Restaurants that offer a family size meal on their menu seem to be doing a bit better than competitors, he also notes. For parents juggling work and distance learning these days, a straightforward order like that can look pretty appealing. “At the end of the day, you’re too tired to cook,” says Kapur. “You just order from a restaurant that says, hey, here’s a meal for four people.”
Upserve is another restaurant technology company that quickly developed a delivery platform for its clients. Ivan Lee, owner of Chicago-based Aloha Eats and a client of Upserve, says he was able to use the platform to create an online menu in less than 24 hours. “Using Upserve…has kept us afloat,” says Lee.
Yvette Leeper-Bueno, owner of Harlem-based Vinateria has also been pleased with Upserve’s new services. “As soon as we heard about the possibility of the dining ban in New York City, we decided to leverage it,” she explained. “I’m glad the infrastructure was there because now we’re using it exclusively,” she adds.
Nate Reilly, a co-owner of Three Magnets Brewing in Olympia, Washington, has also been happy with Upserve, especially over other platforms. “We had our online ordering up and ready on day one of the dining ban,” he says, “other delivery services want 30% off the top, which is garbage.”
Upserve is offering the service for free to restaurants for at least 12 months, according to the company, along with social media and online marketing tools to help drive web traffic to restaurant websites. Sheryl Hoskins, CEO of Upserve, says she’s “proud of how the…team quickly mobilized to provide free online ordering capability.”
In the grocery delivery space, Dumpling offers yet another alternative. Founded in 2019, Dumpling predates the coronavirus but its business model has become incredibly timely. The company began as a response to complaints from Instacart workers, complaints that have now only become more widespread. Dumpling raised $3 million in funding last year and attracted media attention by marketing itself as treating its shoppers more like solo entrepreneurs than gig workers.
One grocery shopper on Dumpling reports that while business was initially slow on the app, she’s now filled her days with grocery orders. She says what she appreciates most is the app’s flexibility, which allows her to shop at a wider range of grocery stores and offers greater autonomy over marketing and fees, all of which she sets for herself.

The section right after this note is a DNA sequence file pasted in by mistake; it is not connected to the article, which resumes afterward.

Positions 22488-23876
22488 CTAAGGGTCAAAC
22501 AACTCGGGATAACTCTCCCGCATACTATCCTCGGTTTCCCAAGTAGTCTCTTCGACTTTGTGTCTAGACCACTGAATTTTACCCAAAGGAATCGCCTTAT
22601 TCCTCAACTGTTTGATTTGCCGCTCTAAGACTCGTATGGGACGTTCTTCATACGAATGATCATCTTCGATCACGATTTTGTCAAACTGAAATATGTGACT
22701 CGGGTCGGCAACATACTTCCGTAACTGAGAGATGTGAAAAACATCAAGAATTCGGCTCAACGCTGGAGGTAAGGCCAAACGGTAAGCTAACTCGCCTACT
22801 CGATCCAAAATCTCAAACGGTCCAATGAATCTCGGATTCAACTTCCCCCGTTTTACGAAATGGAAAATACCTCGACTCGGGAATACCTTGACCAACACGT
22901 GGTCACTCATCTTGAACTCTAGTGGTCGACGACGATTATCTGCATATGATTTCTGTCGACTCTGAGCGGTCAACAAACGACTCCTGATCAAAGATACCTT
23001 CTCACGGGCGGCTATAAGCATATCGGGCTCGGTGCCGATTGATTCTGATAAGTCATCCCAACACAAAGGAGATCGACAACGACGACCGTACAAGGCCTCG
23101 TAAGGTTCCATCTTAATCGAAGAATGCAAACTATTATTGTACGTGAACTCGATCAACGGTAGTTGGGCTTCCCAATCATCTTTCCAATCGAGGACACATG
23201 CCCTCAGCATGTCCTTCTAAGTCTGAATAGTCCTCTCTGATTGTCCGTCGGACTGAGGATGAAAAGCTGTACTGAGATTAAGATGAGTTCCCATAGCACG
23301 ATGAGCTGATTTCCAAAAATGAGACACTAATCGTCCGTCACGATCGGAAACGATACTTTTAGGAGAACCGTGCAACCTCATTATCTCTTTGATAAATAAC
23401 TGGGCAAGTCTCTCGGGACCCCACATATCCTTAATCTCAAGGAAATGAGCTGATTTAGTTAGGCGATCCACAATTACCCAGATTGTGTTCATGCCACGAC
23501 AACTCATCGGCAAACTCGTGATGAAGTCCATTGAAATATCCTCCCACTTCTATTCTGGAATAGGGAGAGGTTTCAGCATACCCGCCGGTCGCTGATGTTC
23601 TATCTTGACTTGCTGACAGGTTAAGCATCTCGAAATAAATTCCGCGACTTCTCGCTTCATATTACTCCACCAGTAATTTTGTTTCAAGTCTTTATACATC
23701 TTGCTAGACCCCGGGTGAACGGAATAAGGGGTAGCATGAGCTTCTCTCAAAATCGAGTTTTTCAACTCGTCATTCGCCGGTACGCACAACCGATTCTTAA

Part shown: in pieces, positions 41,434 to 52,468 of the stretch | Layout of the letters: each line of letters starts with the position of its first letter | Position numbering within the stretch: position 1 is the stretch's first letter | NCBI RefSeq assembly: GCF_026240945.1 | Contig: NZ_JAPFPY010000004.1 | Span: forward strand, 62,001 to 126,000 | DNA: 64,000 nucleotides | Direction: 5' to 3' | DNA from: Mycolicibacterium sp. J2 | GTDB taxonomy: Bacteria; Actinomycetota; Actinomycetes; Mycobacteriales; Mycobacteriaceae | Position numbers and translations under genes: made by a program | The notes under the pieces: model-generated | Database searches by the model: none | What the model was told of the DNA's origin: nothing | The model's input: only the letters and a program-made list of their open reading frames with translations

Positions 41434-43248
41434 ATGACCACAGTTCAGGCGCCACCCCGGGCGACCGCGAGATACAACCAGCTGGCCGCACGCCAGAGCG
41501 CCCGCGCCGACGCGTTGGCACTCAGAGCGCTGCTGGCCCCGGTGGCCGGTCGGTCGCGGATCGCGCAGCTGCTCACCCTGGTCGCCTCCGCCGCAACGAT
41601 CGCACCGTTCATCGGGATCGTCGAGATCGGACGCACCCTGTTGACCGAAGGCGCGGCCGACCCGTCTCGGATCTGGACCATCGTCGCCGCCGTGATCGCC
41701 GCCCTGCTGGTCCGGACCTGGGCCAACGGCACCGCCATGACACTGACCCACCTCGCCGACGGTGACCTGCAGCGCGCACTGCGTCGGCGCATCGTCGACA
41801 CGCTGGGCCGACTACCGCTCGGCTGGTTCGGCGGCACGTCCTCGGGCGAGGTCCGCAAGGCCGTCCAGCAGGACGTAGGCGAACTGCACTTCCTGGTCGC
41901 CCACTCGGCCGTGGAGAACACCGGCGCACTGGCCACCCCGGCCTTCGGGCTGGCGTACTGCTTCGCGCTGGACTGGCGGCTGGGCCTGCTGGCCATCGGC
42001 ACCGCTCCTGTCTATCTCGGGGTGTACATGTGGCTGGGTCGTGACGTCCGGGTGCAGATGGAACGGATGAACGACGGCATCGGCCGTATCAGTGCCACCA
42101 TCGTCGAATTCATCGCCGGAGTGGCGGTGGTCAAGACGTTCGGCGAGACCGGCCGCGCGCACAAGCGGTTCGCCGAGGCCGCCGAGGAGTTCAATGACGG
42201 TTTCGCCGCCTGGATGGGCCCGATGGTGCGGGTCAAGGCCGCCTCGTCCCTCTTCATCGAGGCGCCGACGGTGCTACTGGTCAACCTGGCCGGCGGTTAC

“I took a leap of faith to try and see what my next step might be,” she says of her recent decision to eliminate delivery fees. It’s helped get her more clients quickly but also helps grocery buyers who are suffering financially. But some Dumpling shoppers are keeping fees the same or even raising them, she says, and that’s part of Dumpling’s appeal. They get to make those decisions for themselves.
Meanwhile, the bigger food delivery platforms are now starting to offer a bit more to restaurants and delivery drivers. UberEats, for example, has started a Restaurant Employee Relief Fund that offers $500 grants to eligible restaurant workers, including delivery drivers on the UberEats app. New York City consumers can donate to the fund via the app, an effort that may soon expand to other cities. Grubhub has also sweetened its Supper for Support program by offering $250 as an incentive to each participating restaurant.
Despite those changes, platform commission fees remain largely stagnant, a continued source of frustration for restaurant owners who say the high fees are making their economic situation even more precarious. Now, however, with new platforms like Bikky and Upserve stepping up as competitors, there are alternatives.